[Skip to Content]
Access to paid content on this site is currently suspended due to excessive activity being detected from your IP address 34.226.244.70. Please contact the publisher to request reinstatement.
[Skip to Content Landing]
Article
December 2, 1933

BERLIN

JAMA. 1933;101(23):1813-1814. doi:10.1001/jama.1933.02740480045020

This article is only available in the PDF format. Download the PDF to view the article, as well as its associated figures and tables.

Abstract

Fruit Juices in the Diet of Patients  Prof. Carl H. von Noorden, an authority on metabolism, has issued some interesting statements on the value of unfermented fruit juices in the diet of patients. In most fruits, unless enriched by the addition of sugar, the caloric content is too low to constitute the major portion of the total food requirement for an adult. In latitudes with a hotter climate that furnish products with a high sugar content (figs, dates, bananas, oranges, grapes, sugar cane, melons, pineapples), these may supply often more than half of the food requirement. In Germany, the home-grown fruit, on the average, might cover from 10 to 12 per cent of the total food requirements of the German population, while the imported fruits might contribute almost 10 per cent more. In Germany, fruit plays the part of a highly valuable supplementary food. The enjoyment derived from eating fruit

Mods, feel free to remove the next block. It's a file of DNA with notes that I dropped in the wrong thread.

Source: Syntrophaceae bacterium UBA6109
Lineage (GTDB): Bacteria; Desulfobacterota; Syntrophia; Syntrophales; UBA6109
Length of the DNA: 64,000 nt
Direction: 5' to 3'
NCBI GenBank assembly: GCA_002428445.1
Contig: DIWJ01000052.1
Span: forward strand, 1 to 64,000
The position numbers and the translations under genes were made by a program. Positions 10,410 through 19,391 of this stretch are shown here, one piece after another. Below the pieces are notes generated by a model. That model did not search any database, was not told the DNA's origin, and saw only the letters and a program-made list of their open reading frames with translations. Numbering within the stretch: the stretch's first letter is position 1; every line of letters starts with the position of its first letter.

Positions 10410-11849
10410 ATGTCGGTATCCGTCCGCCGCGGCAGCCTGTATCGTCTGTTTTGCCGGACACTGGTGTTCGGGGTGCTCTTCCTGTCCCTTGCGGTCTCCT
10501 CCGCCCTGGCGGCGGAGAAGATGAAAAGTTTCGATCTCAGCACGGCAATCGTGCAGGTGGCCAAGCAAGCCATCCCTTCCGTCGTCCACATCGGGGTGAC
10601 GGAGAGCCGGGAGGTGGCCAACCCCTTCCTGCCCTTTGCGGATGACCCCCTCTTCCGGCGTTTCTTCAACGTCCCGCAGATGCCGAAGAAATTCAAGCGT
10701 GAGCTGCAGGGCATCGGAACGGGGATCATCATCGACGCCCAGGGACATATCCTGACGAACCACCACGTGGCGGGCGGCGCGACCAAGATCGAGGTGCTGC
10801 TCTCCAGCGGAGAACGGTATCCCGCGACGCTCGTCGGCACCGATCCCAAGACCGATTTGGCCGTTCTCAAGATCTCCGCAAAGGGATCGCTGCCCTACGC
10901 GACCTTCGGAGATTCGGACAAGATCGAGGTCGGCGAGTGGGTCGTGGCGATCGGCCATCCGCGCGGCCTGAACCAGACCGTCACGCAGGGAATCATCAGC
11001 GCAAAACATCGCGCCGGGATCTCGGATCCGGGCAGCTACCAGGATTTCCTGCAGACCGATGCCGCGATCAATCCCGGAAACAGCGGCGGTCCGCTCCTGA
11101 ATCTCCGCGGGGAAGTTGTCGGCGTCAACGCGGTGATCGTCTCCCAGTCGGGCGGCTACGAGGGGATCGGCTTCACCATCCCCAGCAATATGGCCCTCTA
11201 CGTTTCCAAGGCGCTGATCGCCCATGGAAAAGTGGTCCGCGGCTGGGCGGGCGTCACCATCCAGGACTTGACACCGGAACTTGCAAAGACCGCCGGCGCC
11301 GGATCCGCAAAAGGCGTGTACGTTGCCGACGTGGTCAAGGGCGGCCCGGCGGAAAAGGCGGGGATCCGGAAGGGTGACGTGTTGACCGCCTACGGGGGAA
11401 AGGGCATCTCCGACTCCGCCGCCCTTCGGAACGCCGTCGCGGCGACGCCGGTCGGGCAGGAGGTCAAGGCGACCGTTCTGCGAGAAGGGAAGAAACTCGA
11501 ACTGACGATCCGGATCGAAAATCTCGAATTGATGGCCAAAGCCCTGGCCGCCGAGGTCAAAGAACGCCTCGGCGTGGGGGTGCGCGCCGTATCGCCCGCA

First Page Preview View Large
First page PDF preview
First page PDF preview
×